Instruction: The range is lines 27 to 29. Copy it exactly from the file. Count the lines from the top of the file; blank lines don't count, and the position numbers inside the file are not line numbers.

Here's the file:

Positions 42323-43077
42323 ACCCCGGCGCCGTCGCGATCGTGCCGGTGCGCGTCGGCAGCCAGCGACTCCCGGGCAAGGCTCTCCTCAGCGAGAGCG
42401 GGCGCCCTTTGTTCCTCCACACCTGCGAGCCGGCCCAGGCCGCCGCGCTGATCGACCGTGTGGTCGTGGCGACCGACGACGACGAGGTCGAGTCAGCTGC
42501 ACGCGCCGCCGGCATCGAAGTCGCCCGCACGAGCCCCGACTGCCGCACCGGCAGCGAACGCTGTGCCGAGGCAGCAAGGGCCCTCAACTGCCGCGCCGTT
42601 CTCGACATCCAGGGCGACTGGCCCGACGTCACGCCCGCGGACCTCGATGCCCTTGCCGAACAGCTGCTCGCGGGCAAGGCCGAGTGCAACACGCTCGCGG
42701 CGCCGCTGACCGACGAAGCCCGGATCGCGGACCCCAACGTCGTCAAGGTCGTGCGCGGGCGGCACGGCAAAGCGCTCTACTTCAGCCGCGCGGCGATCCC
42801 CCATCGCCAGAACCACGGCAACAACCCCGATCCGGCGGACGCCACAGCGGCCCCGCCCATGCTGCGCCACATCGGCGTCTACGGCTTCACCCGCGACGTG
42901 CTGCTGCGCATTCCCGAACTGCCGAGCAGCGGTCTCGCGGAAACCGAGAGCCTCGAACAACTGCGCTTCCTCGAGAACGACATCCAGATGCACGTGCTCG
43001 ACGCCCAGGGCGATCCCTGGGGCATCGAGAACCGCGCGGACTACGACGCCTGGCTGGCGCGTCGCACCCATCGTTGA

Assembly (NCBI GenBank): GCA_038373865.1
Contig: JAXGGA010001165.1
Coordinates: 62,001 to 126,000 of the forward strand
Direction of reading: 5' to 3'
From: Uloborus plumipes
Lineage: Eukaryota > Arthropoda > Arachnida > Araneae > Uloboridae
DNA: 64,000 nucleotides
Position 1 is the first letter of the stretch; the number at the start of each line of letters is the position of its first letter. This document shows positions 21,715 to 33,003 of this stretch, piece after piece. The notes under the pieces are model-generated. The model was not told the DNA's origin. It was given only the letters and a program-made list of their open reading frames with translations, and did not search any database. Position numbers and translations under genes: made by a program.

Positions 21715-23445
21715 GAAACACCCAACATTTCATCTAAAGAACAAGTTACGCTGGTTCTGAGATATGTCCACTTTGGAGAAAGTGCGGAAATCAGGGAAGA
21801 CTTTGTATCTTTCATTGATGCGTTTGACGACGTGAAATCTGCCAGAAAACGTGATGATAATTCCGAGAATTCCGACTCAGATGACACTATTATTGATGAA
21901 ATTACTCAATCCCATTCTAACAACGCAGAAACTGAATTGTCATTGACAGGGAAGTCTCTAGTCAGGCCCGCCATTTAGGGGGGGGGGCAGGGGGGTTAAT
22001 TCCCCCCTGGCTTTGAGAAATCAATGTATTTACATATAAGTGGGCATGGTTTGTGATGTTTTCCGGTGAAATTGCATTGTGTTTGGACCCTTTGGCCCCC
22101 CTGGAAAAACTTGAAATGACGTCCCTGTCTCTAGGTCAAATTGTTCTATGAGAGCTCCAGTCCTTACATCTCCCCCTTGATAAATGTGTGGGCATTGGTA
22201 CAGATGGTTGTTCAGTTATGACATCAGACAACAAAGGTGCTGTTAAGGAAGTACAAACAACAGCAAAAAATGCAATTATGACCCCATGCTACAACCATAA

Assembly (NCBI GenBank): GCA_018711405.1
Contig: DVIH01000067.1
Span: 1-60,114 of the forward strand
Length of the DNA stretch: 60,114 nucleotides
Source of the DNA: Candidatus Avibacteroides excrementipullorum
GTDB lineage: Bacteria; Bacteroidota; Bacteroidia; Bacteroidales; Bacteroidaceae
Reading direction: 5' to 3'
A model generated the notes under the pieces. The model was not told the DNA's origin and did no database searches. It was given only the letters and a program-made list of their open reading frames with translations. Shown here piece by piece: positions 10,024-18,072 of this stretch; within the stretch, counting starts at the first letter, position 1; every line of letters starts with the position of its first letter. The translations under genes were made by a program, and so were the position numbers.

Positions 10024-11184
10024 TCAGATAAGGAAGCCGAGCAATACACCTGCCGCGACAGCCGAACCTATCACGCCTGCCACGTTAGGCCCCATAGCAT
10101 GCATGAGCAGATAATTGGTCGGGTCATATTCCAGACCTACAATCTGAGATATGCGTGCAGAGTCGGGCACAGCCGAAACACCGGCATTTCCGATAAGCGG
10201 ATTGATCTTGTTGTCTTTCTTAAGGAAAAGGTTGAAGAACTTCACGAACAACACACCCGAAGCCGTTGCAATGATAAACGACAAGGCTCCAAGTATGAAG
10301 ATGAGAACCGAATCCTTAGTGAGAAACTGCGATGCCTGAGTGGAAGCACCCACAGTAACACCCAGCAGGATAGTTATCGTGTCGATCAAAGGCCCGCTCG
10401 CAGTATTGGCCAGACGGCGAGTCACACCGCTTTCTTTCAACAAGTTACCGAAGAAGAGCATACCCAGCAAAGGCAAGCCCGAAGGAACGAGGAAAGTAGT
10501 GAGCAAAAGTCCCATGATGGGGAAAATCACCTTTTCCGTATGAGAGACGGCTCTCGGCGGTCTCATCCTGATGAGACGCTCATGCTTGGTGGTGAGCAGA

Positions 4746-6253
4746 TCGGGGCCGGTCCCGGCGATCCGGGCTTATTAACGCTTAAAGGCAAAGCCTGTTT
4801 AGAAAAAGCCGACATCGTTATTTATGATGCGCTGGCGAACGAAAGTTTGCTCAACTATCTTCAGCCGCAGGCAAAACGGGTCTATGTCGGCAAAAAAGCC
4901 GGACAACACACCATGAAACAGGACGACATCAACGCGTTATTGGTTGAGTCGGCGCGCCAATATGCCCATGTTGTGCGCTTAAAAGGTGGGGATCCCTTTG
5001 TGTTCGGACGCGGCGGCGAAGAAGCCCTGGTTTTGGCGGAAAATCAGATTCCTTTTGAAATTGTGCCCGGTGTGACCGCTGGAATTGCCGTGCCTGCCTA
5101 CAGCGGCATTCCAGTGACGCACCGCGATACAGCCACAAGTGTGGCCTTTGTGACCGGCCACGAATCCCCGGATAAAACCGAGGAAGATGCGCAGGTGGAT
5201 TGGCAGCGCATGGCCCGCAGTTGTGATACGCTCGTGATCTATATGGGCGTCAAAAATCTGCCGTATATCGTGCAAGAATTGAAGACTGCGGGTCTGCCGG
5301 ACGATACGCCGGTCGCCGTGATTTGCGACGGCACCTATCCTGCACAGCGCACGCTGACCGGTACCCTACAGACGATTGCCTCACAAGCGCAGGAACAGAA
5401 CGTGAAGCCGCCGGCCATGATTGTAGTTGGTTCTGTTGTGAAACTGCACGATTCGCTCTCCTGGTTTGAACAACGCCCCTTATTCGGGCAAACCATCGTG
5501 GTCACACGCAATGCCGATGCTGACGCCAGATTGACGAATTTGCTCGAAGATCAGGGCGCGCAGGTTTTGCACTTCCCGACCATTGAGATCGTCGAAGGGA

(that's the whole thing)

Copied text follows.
Span: 1-60,114 of the forward strand
Length of the DNA stretch: 60,114 nucleotides
Source of the DNA: Candidatus Avibacteroides excrementipullorum